A composer, pianist and professor of music at Fresno Pacific University used a sabbatical a year ago to put together a new album.
Walter Saul will perform in a recital at 7:30 p.m. Friday, Jan. 24, in the Fresno Pacific McDonald Hall Atrium to celebrate the release of his new CD, "Walter Saul: Sonatas and Meditations for Piano." Admission is $12, or $8 for students and seniors. The recital is part of Fresno Pacific University's Pacific Artist Series.
The CD contains three meditations and four of Saul's five sonatas for piano. The history covered ranges from 1970 to 2009, and represents his pilgrimage as a follower of Jesus Christ.
The Bee recently caught up with Saul to learn more about his work.
Question: How do you describe your style of music?
Some would call it classical modernism. I like the profound counterpoint of Bach and the classical forms of Haydn and Mozart, but also the astringent dissonances of Olivier Messiaen or Bela Bartók. Others could call me a neo-Romantic and, indeed, the music of Frédéric Chopin and Anton Bruckner resonate very strongly with me. I enjoy the serial systems and Romanticism of Alban Berg along with the jazz harmonies of Leo Sowerby.
While growing up, what was your favorite album or CD — and why?
I still wish I had the LP of Guiomar Novaes playing the Chopin Nocturnes. I still think of her as sharing Chopin with me, without any unnecessary additions or "interpretations" on her part; she truly honored the composer, and, in so doing, caused me to fall in love with Chopin's music just as I was beginning to compose at age 7.
Who has influenced your music — and in what specific ways?
Chopin showed me the marvelous intricacies of Romantic-altered harmonies as well as how to compose for the piano; likewise with Claude Debussy and his Impressionistic palette of sonorities that celebrate this instrument so well.
Benjamin Britten is my model for choral music and also for the ability to turn very simple ideas into profound monuments, such as the "War Requiem." And I turn to Bach, Bruckner and Messiaen to learn how to celebrate my Lord Jesus Christ through writing music.
How have you benefited performing on the piano from your years teaching students at Fresno Pacific?
The students — and the faculty, staff and administration — at Fresno Pacific University are my community. I was sent by the Lord to minister to them. They have always been a marvelous and receptive audience for me, and I simply love to play, especially for those I love. Hence, I am motivated to perform well and often.
What is the inspiration involving your latest CD?
For my spring 2013 sabbatical, I cheerfully promised to record all my piano music — then realized that I was looking at four or five CDs. So, here's a start, with most of the particularly demanding pieces. And yet, as I surveyed the list, I realized that the works I had chosen were my spiritual journey toward the God of grace over the last 45 years.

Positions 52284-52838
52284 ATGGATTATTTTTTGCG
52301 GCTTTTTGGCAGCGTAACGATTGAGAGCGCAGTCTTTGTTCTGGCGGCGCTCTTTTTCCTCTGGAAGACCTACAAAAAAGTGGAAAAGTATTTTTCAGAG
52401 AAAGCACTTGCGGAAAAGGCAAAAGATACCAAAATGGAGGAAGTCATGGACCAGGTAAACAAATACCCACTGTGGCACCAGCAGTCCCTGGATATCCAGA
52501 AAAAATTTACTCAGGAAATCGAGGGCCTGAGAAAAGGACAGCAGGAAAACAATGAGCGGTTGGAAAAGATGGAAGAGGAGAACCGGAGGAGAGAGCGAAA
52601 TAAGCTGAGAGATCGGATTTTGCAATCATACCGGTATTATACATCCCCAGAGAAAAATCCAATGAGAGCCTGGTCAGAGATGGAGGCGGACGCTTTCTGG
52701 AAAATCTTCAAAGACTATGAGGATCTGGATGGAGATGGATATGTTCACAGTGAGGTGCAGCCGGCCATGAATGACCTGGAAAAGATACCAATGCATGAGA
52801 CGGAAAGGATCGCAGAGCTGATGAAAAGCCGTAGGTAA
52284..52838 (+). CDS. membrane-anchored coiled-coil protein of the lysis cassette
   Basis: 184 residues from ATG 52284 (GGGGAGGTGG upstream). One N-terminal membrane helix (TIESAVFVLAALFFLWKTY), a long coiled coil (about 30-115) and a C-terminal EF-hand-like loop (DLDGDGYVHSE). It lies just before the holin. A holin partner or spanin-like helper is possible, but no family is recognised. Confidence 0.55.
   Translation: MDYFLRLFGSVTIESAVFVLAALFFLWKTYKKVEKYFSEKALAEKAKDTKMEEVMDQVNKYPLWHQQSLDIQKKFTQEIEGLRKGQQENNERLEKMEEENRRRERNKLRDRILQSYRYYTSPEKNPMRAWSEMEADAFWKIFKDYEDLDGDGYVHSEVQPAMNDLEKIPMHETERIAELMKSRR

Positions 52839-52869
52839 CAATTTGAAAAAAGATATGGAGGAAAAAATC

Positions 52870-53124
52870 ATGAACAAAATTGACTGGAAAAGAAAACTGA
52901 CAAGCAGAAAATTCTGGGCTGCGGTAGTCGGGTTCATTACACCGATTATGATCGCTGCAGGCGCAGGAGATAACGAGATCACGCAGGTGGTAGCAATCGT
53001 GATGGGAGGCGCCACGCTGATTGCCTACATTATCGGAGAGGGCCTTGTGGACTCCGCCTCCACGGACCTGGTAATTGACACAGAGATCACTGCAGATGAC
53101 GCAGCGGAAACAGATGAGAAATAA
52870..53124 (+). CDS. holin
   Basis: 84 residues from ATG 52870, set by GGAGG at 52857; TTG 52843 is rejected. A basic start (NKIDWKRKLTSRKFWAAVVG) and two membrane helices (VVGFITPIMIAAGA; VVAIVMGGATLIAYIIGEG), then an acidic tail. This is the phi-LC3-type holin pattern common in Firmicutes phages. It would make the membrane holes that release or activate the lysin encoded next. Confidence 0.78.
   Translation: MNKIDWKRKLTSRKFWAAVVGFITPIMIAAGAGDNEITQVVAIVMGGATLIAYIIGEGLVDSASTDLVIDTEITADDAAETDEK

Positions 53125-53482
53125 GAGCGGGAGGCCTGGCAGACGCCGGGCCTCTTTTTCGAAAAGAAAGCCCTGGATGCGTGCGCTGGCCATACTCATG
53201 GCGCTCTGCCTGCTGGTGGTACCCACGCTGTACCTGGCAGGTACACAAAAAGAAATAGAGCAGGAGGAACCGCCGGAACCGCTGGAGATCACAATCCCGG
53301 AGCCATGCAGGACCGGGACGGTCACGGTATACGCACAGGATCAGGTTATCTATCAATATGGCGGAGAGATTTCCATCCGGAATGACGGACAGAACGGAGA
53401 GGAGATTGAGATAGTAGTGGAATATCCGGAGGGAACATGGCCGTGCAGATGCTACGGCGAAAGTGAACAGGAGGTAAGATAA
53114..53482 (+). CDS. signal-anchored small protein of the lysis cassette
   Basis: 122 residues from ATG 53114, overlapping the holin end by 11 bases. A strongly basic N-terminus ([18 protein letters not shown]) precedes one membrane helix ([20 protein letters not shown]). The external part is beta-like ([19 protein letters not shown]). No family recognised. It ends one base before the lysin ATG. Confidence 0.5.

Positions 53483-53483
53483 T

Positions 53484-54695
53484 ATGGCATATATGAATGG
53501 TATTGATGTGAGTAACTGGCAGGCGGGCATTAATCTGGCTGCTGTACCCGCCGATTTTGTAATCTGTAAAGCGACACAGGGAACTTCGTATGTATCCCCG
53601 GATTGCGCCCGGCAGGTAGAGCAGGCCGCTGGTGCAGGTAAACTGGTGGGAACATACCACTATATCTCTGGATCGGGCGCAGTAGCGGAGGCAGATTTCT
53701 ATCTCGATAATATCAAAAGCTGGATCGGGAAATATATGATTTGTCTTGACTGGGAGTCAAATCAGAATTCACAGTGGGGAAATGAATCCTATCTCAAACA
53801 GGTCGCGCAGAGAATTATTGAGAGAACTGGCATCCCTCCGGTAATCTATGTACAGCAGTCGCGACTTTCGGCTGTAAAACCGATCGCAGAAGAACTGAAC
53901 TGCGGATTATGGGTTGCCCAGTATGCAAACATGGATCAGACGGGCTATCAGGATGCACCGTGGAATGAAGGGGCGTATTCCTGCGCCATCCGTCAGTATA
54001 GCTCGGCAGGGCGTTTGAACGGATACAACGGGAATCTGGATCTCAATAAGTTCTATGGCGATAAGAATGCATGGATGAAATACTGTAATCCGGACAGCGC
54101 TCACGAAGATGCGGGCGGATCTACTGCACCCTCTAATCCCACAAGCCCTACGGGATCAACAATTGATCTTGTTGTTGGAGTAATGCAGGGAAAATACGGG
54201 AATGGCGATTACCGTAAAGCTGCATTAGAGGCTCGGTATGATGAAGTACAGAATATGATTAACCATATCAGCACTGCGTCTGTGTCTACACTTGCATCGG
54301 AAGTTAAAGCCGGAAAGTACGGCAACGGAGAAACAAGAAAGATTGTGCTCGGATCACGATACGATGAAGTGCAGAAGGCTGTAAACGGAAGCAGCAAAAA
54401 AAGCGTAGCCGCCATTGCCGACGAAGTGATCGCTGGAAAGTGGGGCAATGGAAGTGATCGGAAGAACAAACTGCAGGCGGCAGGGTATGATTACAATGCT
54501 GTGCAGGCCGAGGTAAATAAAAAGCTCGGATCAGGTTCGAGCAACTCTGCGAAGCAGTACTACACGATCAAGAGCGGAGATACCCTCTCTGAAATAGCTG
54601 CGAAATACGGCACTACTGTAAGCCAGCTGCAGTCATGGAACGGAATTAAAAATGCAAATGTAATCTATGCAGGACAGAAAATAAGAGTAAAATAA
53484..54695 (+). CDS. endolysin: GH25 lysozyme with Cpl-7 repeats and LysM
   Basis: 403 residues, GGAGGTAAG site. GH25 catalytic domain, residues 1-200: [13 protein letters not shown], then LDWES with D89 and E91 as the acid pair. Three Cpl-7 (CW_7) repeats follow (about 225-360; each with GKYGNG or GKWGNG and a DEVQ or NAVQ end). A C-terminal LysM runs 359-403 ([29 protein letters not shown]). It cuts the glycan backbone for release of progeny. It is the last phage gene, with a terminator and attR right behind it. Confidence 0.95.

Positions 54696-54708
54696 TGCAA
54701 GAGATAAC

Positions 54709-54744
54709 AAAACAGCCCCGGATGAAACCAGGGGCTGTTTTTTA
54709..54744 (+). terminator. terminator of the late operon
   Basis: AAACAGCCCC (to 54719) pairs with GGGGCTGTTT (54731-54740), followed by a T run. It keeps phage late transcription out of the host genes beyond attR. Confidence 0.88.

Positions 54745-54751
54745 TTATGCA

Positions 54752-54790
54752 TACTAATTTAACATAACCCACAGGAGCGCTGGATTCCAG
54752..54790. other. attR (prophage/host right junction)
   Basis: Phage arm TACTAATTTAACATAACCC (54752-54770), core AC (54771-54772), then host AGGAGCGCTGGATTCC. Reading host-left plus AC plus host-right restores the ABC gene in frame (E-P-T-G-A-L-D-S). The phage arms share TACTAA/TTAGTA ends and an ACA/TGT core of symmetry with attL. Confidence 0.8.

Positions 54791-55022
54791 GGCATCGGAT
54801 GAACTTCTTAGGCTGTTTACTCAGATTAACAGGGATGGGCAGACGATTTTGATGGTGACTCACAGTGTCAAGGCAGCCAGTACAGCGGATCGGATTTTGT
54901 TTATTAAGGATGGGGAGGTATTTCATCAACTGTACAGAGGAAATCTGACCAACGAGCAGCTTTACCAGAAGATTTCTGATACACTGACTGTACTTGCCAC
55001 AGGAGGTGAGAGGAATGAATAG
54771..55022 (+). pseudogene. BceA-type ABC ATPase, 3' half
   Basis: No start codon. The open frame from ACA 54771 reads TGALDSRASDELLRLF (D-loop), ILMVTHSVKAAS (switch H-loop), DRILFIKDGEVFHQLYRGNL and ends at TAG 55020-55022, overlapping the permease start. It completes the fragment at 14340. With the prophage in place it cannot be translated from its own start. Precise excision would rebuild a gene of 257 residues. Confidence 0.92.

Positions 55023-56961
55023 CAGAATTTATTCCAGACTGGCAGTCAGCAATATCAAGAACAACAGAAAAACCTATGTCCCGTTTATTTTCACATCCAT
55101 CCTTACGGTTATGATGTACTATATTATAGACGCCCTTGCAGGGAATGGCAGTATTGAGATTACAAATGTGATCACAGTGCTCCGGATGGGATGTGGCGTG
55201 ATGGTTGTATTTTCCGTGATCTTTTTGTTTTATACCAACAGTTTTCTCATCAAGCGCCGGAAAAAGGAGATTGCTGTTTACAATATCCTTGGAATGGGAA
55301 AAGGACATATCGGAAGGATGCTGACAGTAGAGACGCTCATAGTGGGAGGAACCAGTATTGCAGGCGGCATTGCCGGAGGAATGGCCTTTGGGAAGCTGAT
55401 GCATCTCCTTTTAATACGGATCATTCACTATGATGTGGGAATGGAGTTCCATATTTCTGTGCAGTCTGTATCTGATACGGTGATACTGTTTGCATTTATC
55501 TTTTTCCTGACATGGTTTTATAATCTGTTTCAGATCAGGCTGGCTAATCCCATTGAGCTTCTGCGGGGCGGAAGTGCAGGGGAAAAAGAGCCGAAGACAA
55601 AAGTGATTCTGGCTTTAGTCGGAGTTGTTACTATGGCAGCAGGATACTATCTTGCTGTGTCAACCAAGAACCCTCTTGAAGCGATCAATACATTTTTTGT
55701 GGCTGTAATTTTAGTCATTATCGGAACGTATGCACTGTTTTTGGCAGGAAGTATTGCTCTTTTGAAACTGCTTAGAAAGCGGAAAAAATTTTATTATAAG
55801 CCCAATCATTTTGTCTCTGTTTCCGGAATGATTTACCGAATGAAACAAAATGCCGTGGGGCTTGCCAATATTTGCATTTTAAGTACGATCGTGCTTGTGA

What are you expressing in the CD song, "On the Transfiguration of the Lord Jesus"?
I cannot discuss this work without weeping. Luke 9:28-36 still haunts me, since it tells of Jesus Christ's Transfiguration, but Jesus, Moses and Elijah are discussing the death that awaits Jesus. How could the moment of supreme glory for Jesus on this Earth be so connected with the ghastly torture of the cross? Yet that is the amazing paradox of glory that saves me and the world. And, in this piece, I think I got it — by getting out of the way!
You remember two friends, Marianne and Orlin Sheets, in "Sonata #4 for Piano." What are you expressing in each of the movements?
I will start with the elegy in the middle: my sorrow over this couple dying within two years of each other from cancer, with haloes of hope for heaven in the high notes. The first movement is the joy they had for one another and for the Lord, along with their delightfully mischievous personalities. The third movement is God's ultimate laughter at death.
What is the inspiration behind your song, "For God Alone My Soul Waits in Silence"?
This work is the celebration of God's saving work in the life of Michael Spry, a homeless alcoholic who came to live in our church, Sunnyside Centenary United Methodist, in Portland, Ore. During his two years with us, he remained sober and paid off all his debts to society through community service to many other homeless persons. His anger, despair, calling by God and salvation are reflected in this meditation.
What do you want listeners to get out of the song, "Palingenesia"?
I want them to hear the restoration of everything to its pre-fall created state, as described in Romans 8:22-23. This wonderful Scripture speaks of the groaning of creation and of the followers of Jesus as we await full adoption into the family of God and the redemption of our bodies. The process is much like labor pains as they lead to birth. Labor pains were very much on my mind as our first grandchild ushered our family into a new generation.
How can people reach you or buy your music?
Through my website, www.waltersaul.com, or through Fresno Pacific at (559) 453-2000.
To see Walter Saul play a piece of his music from his new CD, go to www.fresnobee.com/religion
The reporter can be reached at (559) 441-6304 or email@example.com.